- Stocks poised to break losing streak ahead of Election Day. U.S. equities are markedly higher as Americans prepare to head to the polls tomorrow. Looking back at Friday, the S&P 500, Dow, and Nasdaq all lost 0.2%. This was the ninth consecutive decline for the S&P as the consumer staples sector (-1.0%) led the shallow retreat; healthcare (+0.8%) outperformed, while no other sector moved more than half a point. Overseas on Monday, the Nikkei gained 1.6% on a weaker yen, the Shanghai Composite tacked on 0.3%, and most major European indexes are between 1.5 to 2% higher in the risk-on environment. Accordingly, the dollar is up and COMEX gold ($1282/oz.) is down, WTI crude oil ($44.30/barrel) has found a bid after touching six-week lows overnight, and the yield on the 10-year Treasury note is up five basis points to 1.82%.
- It’s all about the election this week, as the domestic economic data calendar is quiet after the busy week last week, that included the FOMC meeting, the October ISM report and the October jobs report. There are a few Federal Reserve Bank speakers this week, and a number of second-tier central bank meetings. China will release its dataset for October this week, and Japan will release its Q3 GDP data, as will Malaysia and the Philippines.
- Market revealing election preference. As if there was any doubt that markets favored the relative continuity and predictability of a Hillary Clinton White House, it has been become a bit clearer this morning. The market has interpreted the news over the weekend that the FBI would not pursue legal action against Mrs. Clinton as increasing her odds of victory and has sent stock futures up over 1% overnight (the Mexican peso is also expressing its preference this morning with its surge). Also likely helpful for markets, the odds that the Republicans maintain the House appear close to 100% while the odds that Republicans hold the Senate have risen in recent days to a 50/50 toss-up. For those looking for election-related content, in addition to our “Election Playbook” in the Weekly Market Commentary on October 24, 2016, look for a client letter on Wednesday immediately following the election and election recaps in next week’s weekly commentaries.
- Cubs not the only drought that ended. It was not quite as long as the Cubs’ World Series drought, but corporate America has ended its long earnings drought in style. S&P 500 earnings for the third quarter of 2016 are tracking to a 4% year-over-year increase, marking the end the year-long earnings recession. Thankfully, the earnings growth drought was not quite as long as the Cubs’ championship drought, but we-like Cubs fans-are glad it’s over. In this week’s Weekly Market Commentary, we share our thoughts on the end of the earnings recession and discuss prospects for earnings acceleration in the coming quarters.
- Solid week of corporate results. S&P 500 earnings for the third quarter are now tracking to near 4% year-over-year growth, nearly 5% above October 1 estimates and above the 3.0% reported last week. Financials and technology continue to power much of the upside. Revenue growth is tracking to a solid 2.6% year-over-year growth, the first gain since the fourth quarter of 2014. Note that energy is a more than 3% drag on earnings and roughly 2% drag on revenue.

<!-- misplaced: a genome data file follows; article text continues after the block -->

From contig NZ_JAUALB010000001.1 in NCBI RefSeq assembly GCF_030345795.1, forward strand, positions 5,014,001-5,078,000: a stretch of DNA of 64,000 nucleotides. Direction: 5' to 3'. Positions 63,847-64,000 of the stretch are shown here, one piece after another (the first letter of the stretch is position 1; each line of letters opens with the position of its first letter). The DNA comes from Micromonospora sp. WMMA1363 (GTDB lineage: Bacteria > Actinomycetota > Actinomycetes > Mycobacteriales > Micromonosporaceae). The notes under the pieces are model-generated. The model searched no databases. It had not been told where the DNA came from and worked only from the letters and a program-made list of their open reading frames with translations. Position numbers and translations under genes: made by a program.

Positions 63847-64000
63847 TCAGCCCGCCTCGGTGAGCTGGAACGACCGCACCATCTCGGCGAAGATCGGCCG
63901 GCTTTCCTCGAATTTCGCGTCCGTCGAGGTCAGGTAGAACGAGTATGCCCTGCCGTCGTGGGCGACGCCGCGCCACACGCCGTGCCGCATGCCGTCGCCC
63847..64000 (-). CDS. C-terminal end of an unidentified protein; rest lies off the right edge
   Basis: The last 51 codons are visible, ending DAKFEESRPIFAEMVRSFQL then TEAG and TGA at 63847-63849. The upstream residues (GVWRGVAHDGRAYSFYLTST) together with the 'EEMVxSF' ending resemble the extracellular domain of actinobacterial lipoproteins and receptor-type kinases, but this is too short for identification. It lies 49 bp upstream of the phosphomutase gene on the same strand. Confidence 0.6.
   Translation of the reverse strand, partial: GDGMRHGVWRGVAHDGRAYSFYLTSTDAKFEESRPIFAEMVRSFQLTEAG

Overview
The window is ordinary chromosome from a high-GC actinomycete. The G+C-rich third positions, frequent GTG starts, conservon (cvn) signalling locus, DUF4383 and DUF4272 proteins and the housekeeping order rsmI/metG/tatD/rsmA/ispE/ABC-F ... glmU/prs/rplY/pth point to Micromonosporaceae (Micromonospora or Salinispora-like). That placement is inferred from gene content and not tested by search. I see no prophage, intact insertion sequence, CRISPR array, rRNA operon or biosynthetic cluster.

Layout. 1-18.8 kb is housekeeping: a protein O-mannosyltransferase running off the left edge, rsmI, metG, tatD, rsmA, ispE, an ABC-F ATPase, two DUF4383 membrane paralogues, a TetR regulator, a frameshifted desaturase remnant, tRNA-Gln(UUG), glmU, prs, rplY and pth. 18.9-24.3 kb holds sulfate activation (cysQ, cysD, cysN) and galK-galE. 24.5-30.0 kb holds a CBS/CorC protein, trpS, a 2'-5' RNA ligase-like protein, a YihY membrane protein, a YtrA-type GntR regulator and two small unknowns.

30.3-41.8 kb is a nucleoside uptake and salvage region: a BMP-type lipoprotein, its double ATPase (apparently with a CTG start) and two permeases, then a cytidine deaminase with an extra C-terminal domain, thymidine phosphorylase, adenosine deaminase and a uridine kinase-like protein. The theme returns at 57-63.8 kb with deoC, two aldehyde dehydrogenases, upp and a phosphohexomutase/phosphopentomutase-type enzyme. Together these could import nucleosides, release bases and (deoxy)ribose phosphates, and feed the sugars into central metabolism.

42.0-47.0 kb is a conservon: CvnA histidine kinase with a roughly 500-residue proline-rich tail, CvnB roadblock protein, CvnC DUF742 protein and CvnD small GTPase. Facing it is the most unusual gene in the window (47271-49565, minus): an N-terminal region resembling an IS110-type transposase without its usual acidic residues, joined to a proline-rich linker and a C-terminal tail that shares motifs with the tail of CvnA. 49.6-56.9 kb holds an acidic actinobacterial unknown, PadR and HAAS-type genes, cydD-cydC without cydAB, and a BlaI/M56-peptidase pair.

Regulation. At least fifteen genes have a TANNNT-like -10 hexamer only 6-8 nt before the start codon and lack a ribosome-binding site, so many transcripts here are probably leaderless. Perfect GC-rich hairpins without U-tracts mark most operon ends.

- Estimates dipped last week but have still held up well. Earnings estimates for the S&P 500 over the next four quarters dipped 0.3% over the past week but have still held up well, losing only about 1% since October 1, 2016. For the fourth quarter alone, estimates have fallen by the smallest margin (1.2%) during any earnings season since the second quarter of 2014.
- Taiwan export growth suggests global pickup in consumer technology. There was a time when Taiwan was the emerging market on the forefront of people’s minds. While not as dominant as it once was, Taiwan is still an exporter of technology components that often are assembled elsewhere (often China) and sent as finished products across the globe. Exports hit a two year high in October and were much higher than expected. Good for Taiwanese companies, but also indicative of an increase in global technology spending.
- Down nine in a row. The S&P 500 dropped again on Friday, closing in the red for the ninth consecutive day. It hasn’t closed down nine straight days since December 1980. The current nine-day losing streak has lost only 3.1% though, which is the smallest loss during such a streak since February 1966 at -2.7%. Since 1950, the S&P 500 has been down nine days in a row nine times before; it closed higher on the tenth day five times.
- What happens after the election day? Last week we took a look at whether there could be a big sell-off after the election here. Today on the LPL Research blog we will look at how the S&P 500 has performed from the election until the inauguration. Historically, this timeframe has been strong, with the S&P 500 up 69% of the time and higher a median 3.0%. Of course, it did drop 19.9% after the 2008 election – which was more driven by the recession than anything else. Be sure to take a look at the blog later today, as we take a closer look at this phenomenon.
- China: Imports and Exports (Oct)
- Kashkari (Dove)
- New Zealand: Reserve Bank of New Zealand Meeting (Rate Cut Expected)
- China: Money Supply, Bank Loans and Aggregate Financing (Oct)
- Monthly Budget Statement (Oct)
- Bullard (Hawk)
- Malaysia : GDP (Q3)
- Consumer Sentiment and Inflation Expectations (Nov)